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Last updated 13 February 2020
What’s inside a campervan?
“What’s inside a campervan?”, “What are they like to drive?” and “How can you spend so much time travelling in a campervan”. These are the most common questions I’m asked.
My favourite statement would have to be “Oh, I’ve always wanted to travel in a campervan, they look like such fun”.
They are indeed a fun way to travel, but I usually always ask them, “Have you ever camped?”, or “Do you like spending a lot of time in confined spaces?”, or “What’s the relationship like with the person/s you are planning on travelling with?”
For the better part, most times the answers to the above will assist me in how I answer the question truthfully. It allows me to try and assist wherever possible in making sure that people think properly about this method of travel, before getting too romantic about the idea of being free on the road.
My husband and I always travel together in campervans and have been doing so for many years now. We’ve also taken my parents along for the ride – twice! So I think we are suitably qualified to talk on a range of campervan issues.
There are a lot of factors that can make (or break) a great trip.
Knowing what’s inside a campervan is one of the crucial first steps in deciding whether you’ll survive for a couple of weeks, or even months. this guide gives an indication of the size, space and configuration of a campervan for those who might be looking to hire one for the first time. Instead of hiring one sight unseen, take a look through this article to get an understanding of what you will be travelling in. This is really beneficial as it ensures that you hire a vehicle that will give you the best possible chance of having a fantastic holiday.
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Are they motorhomes, campervans or RVs?
The name really depends on a range of factors. It can change depending on the continent, country or region you either hail from or are visiting. It can also waiver depending on your age, your income or your gender. Confusingly, it can differ depending on the actual size of the vehicle.
For me, I start with one and vary it depending on which country I am in and who I am conversing with.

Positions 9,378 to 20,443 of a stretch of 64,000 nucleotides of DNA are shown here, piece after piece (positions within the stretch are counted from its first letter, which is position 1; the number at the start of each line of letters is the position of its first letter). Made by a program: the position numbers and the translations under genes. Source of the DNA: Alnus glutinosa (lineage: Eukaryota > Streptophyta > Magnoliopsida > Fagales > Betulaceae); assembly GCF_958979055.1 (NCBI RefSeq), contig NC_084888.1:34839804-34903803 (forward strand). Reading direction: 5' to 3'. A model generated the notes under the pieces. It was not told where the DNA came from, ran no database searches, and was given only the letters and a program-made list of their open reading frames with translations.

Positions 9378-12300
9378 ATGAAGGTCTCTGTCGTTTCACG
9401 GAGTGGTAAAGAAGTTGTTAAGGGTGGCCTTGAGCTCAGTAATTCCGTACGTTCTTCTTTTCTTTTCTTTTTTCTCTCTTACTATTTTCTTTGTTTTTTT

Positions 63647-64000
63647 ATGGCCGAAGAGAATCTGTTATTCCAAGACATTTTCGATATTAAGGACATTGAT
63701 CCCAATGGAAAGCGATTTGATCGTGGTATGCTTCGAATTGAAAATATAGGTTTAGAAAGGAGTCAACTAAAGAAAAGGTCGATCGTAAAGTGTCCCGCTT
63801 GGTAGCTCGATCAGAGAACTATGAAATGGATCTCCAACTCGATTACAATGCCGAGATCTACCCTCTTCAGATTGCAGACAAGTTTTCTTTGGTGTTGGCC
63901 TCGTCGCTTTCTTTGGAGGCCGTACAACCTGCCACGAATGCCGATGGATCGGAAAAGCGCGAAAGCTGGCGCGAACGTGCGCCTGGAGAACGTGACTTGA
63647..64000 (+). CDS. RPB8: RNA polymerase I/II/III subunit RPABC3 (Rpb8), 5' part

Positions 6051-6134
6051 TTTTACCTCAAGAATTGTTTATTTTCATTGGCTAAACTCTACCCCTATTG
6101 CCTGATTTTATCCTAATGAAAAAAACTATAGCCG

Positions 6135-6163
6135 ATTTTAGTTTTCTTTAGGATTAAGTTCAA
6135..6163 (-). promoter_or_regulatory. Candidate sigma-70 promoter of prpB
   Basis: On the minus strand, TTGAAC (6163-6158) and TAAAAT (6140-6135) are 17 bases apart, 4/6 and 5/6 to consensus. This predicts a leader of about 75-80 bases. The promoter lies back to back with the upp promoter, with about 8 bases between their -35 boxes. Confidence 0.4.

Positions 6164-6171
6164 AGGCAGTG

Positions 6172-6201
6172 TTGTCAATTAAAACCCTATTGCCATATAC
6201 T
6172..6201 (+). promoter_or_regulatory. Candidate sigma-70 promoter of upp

In the US they are generally known as RVs, or even sometimes by the brand name, Winnebago (a bit like how we use the term Google for an internet search). Australians and New Zealanders call them motorhomes or campervans. Campers or camping cars are the regular terms used in Europe.
But, as I said it can vary. I’ve talked to people who will call them campervans when they are small and motorhomes when they are large. RVs can be seen as being super luxurious and expensive, or articulated trailers that are hitched onto another vehicle.
Wherever you’re from, whatever you call them, they are an amazing way to travel, as long as you are clear upfront on what to expect, and you know your limitations or pressure points.
On the outside
Campervans come in all shapes and sizes. They can be small, Kombi style vehicles, with just enough space to squeeze in two people. I’ve known people to somehow find room to put a few more, but that’s more than I could cope with.
As they get larger, the number of berths (spaces for people) increases. Generally, campervans for hire range from 2 berth to 6 berth. Those that are much larger, the big RVs and the buses are usually privately owned (not hired) by families undertaking long journeys.
As a general rule, my husband and I always upsize. So, if it’s just us, we will hire a 4 berth. If there are four of us travelling in the one campervan, we’d hire a 6 berth. Ultimately it depends on how much space you require, and of course, your budget.
There are pros and cons for having smaller and larger campervans, which I am not going to discuss here.
- Length 6.61m
- Width 2.24m
- Height 2.94m
- Internal headroom 1.995m
- Maximum weight 3.5t
This makes it a pretty big vehicle to drive (and park!!) but we are well adjusted to it.
Tip: If you’ve never done this type of travel before, it might be a good idea to start a little smaller until you get the hang of it. The only sacrifice will be space.
The cabin is super spacious and what I love the most is the ability to move freely between front and back. There is plenty of leg room here and lots of storage as well. The dashboard is wide, and the front of the dash and the insides of the doors have compartments for drink bottles, snacks, books and gadgets.
There are multiple USB ports for charging as well. This is a great feature considering the number of smartphones, tablets and cameras we travel with. Being in a campervan means we don’t always have access to electricity either, so charging as we drive becomes really important.
- Fully air-conditioned and diesel heating is also available. In my opinion diesel heating is far more economical and easier to refill diesel than it is to find compatible gas bottles.
- Arm rests are moveable. This might sound uninteresting, but you would be surprised how annoying it is when they don’t, especially when you are moving from front to back.
- Storage space above the visors are within easy reach when you are sitting down.
- Access point for removable GPS.
- Easy to clean floor.
- Safety implements for breakdowns.
- Full curtain that sections off the front cabin for privacy.
The dining area